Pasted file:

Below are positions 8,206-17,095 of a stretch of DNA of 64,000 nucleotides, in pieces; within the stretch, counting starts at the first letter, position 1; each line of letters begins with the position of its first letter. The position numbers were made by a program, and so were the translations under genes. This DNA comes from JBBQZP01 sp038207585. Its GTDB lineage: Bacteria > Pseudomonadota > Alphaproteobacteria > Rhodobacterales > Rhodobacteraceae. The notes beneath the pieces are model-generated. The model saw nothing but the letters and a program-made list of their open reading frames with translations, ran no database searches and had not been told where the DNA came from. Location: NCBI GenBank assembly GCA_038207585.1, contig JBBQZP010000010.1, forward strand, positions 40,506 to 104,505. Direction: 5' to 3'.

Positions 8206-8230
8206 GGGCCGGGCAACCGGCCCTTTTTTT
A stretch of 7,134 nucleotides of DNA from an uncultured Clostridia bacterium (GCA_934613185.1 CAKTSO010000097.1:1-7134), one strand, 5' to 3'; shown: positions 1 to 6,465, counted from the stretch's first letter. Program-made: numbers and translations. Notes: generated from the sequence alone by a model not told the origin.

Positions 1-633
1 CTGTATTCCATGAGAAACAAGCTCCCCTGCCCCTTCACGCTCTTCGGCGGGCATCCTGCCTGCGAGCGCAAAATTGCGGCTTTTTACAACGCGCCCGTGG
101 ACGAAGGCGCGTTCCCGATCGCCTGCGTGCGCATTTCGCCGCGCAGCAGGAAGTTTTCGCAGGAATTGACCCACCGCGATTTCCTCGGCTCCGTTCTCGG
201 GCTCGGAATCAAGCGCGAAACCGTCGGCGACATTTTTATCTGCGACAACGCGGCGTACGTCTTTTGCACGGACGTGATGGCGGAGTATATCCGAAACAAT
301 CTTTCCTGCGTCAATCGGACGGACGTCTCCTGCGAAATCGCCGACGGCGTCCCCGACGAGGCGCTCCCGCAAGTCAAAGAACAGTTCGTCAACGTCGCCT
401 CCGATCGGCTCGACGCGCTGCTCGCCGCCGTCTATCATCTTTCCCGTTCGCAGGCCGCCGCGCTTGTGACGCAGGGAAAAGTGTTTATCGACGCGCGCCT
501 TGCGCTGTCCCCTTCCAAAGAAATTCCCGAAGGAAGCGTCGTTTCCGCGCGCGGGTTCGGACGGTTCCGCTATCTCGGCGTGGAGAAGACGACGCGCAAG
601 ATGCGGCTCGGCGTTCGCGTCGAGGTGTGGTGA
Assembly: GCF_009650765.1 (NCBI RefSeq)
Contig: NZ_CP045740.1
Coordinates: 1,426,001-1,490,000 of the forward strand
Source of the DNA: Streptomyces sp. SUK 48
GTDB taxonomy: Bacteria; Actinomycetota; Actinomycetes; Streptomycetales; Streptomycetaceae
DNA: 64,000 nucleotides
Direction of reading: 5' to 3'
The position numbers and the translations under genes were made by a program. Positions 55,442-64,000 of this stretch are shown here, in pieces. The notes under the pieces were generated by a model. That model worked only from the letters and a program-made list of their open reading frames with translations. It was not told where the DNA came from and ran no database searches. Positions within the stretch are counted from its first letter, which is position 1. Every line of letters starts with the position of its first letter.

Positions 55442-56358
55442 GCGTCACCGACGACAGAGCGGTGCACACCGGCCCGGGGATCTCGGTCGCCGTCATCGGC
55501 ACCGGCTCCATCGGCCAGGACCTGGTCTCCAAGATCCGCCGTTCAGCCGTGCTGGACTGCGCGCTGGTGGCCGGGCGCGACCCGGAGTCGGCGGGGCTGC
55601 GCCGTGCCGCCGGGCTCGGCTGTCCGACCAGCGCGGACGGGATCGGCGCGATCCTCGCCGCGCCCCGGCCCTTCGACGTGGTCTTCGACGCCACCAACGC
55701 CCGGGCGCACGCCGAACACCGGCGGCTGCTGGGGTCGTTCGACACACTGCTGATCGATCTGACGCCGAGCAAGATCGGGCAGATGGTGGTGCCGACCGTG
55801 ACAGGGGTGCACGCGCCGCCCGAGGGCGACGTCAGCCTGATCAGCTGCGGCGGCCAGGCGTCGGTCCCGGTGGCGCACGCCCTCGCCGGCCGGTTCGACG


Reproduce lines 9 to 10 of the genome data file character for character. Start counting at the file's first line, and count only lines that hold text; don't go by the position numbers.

301 CTTTCCTGCGTCAATCGGACGGACGTCTCCTGCGAAATCGCCGACGGCGTCCCCGACGAGGCGCTCCCGCAAGTCAAAGAACAGTTCGTCAACGTCGCCT
401 CCGATCGGCTCGACGCGCTGCTCGCCGCCGTCTATCATCTTTCCCGTTCGCAGGCCGCCGCGCTTGTGACGCAGGGAAAAGTGTTTATCGACGCGCGCCT